______________________________________                 Comparative                            ComparativeControl      Example  Example 1  Example 2______________________________________Modulus of   27.0     21.0     40.0     14rubber A(kgf/cm2)Modulus of   27.0     40.0     21.0     56rubber B(kgf/cm2)A/B  100   100      52.5     190.5    25(%)Wear    4         0.5     10       0.8difference(mm)______________________________________

As seen from the above, the remarkable mitigation of uneven wear in the example according to the invention is achieved as compared with the worn amount of the control. On the contrary, uneven wear considerably increases in Comparative Example 1 wherein the combination of the rubbers A and B is quite opposite to the case of the example according to the invention. Moreover, in Comparative Example 2 wherein the difference in modulus between the rubbers A and B is lower than the lower limit defined by the invention, the mitigation of uneven wear is remarkable, but the cut resistance considerably degrades, so that the tire of Comparative Example 2 is small in the practical value.

The behavior of tread wear in these tires is shown in FIGS. 2a to 2d by piling a sectional profile of the tread after the running (dotted lines) on a sectional profile of the tread before the running (solid line), wherein FIG. 2a show the wearing behavior in the control, FIG. 2b shows the wearing behavior in the example according to the invention, and FIGS. 2c and 2d show the wearing behaviors in Comparative Examples 1 and 2, respectively.

As mentioned above, according to the invention, uneven wear frequently generated in the vicinity of shoulder portions of the tread can effectively be mitigated under the enhancement of the shearing rigidity of the belt reinforcing the tread, so that the service life of radial tires for heavy duty vehicles typifying an airplane can considerably be prolonged.

Patent Citations
Cited PatentFiling datePublication dateApplicantTitle
US2224141 *Jul 8, 1938Dec 10, 1940Ernest ClarkNonskid tire
US3364965 *Jul 16, 1965Jan 23, 1968Dunlop Tire & Rubber CorpPneumatic tire tread
US4152186 *Sep 27, 1977May 1, 1979The Toyo Rubber Industry Co., Ltd.Process for making a radial tire
US4319620 *Sep 19, 1980Mar 16, 1982The Goodyear Tire & Rubber CompanyPneumatic tire having axially varying tread composition
US4445560 *Feb 5, 1982May 1, 1984Compagnie Generale Des Etablissements MichelinTire, particularly for aiplanes, with crown reinforcement of textile cables and process for the manufacture thereof
US4580608 *Oct 5, 1983Apr 8, 1986Semperit AgPneumatic vehicle tire with radial ply carcass and tread member composed of a base layer closer to the tire axis and a cap layer arranged on top thereof
FR1445678A * Title not available
JPS6137503A * Title not available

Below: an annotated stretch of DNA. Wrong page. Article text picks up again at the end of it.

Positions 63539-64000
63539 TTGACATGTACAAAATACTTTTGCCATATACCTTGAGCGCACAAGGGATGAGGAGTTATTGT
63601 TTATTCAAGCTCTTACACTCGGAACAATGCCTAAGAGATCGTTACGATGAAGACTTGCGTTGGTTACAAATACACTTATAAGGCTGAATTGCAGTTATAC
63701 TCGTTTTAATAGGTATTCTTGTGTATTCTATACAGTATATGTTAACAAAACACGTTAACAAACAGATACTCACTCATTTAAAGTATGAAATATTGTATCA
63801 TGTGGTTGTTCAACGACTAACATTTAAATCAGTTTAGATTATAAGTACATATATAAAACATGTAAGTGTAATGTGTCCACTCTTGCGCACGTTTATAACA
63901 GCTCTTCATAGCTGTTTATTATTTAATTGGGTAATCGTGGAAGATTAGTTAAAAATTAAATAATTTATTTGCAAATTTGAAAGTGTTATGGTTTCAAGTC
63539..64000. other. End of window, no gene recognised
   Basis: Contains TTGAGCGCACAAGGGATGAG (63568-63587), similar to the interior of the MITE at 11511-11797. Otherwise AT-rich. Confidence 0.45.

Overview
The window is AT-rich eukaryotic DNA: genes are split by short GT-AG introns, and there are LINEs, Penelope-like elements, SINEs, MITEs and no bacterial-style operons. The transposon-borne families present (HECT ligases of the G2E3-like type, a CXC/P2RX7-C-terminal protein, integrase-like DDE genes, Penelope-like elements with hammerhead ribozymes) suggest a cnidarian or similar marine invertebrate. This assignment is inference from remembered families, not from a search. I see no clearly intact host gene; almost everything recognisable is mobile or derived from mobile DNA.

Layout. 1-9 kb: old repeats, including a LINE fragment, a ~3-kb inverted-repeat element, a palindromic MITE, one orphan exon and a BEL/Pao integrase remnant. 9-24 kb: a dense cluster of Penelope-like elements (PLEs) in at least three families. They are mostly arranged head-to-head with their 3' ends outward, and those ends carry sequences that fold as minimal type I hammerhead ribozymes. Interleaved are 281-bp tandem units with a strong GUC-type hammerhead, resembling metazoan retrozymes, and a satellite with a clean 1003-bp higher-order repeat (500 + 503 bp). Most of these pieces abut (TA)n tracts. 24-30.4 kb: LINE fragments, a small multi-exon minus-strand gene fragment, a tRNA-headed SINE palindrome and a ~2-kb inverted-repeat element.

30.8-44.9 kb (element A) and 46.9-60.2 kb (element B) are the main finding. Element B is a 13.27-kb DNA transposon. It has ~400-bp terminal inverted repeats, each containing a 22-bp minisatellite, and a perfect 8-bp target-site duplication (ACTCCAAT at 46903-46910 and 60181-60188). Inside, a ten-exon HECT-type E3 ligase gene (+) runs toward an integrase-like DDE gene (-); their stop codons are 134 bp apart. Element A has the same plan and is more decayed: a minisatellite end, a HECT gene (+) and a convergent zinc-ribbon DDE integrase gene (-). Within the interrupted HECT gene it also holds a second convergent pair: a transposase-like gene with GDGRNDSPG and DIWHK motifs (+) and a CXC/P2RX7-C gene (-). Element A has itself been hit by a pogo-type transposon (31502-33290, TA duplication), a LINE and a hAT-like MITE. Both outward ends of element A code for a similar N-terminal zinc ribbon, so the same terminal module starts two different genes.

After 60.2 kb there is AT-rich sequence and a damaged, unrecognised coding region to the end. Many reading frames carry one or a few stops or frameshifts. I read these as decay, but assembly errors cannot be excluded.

Referenced by
Citing PatentFiling datePublication dateApplicantTitle
US5450885 *Aug 20, 1993Sep 19, 1995Sumitomo Rubber Industries, Ltd.Pneumatic tire including a tread with circumferential grooves
US5674331 *Feb 12, 1996Oct 7, 1997The Yokohama Rubber Co. Ltd.Pneumatic tire with carcass turnup between belt edge cushion rubber and undertread rubber
US6465486Mar 10, 2000Oct 15, 2002Ortho-Mcneil Pharmaceutical, Inc.Pyridyl/quinolinyl imidazoles
US6474382Dec 29, 1999Nov 5, 2002Compagnie Generales Des Establissements Michelin-Michelin & CieTire with color compounds
US6719025Jun 18, 2001Apr 13, 2004Pirelli Pneumatici S.P.A.Dual composition tread band for tire
US6988520 *Dec 1, 2000Jan 24, 2006The Goodyear Tire & Rubber CompanyMotorcycle tire having tread including two different rubber compounds
US7905262 *Dec 12, 2006Mar 15, 2011Sumitomo Rubber Industries, Ltd.Tire for motorcycle with tread having center region, middle regions and shoulder regions
US7934526 *Feb 8, 2005May 3, 2011Bridgestone CorporationAircraft pneumatic tire having cap tread layer and base tread layer
WO2000037270A1 *Dec 20, 1999Jun 29, 2000PirelliDual composition tread band for tire
Classifications
U.S. Classification152/209.5
International ClassificationB60C9/08, B60C11/00, B60C11/18, B60C11/04
Cooperative ClassificationB60C11/18, B60C11/00
European ClassificationB60C11/00, B60C11/18
Legal Events
DateCodeEventDescription
Jun 16, 1998FPExpired due to failure to pay maintenance fee
Effective date: 19980408
Apr 5, 1998LAPSLapse for failure to pay maintenance fees
Feb 13, 1998REMIMaintenance fee reminder mailed
Oct 7, 1993SULPSurcharge for late payment
Oct 7, 1993FPAYFee payment
Year of fee payment: 4
Dec 13, 1989ASAssignment
Owner name: BRIDGESTONE CORPORATION,, JAPAN
Free format text: ASSIGNMENT OF ASSIGNORS INTEREST.;ASSIGNORS:HARAKON, KATSUYUKI;KIJIMA, KEN;REEL/FRAME:005197/0080
Effective date: 19880222
Owner name: BRIDGESTONE CORPORATION, JAPAN
Free format text: ASSIGNMENT OF ASSIGNORS INTEREST;ASSIGNORS:HARAKON, KATSUYUKI;KIJIMA, KEN;REEL/FRAME:005197/0080
Owner name: BRIDGESTONE CORPORATION, JAPAN
Free format text: ASSIGNMENT OF ASSIGNORS INTEREST;ASSIGNORS:HARAKON, KATSUYUKI;KIJIMA, KEN;REEL/FRAME:005197/0080
Effective date: 19880222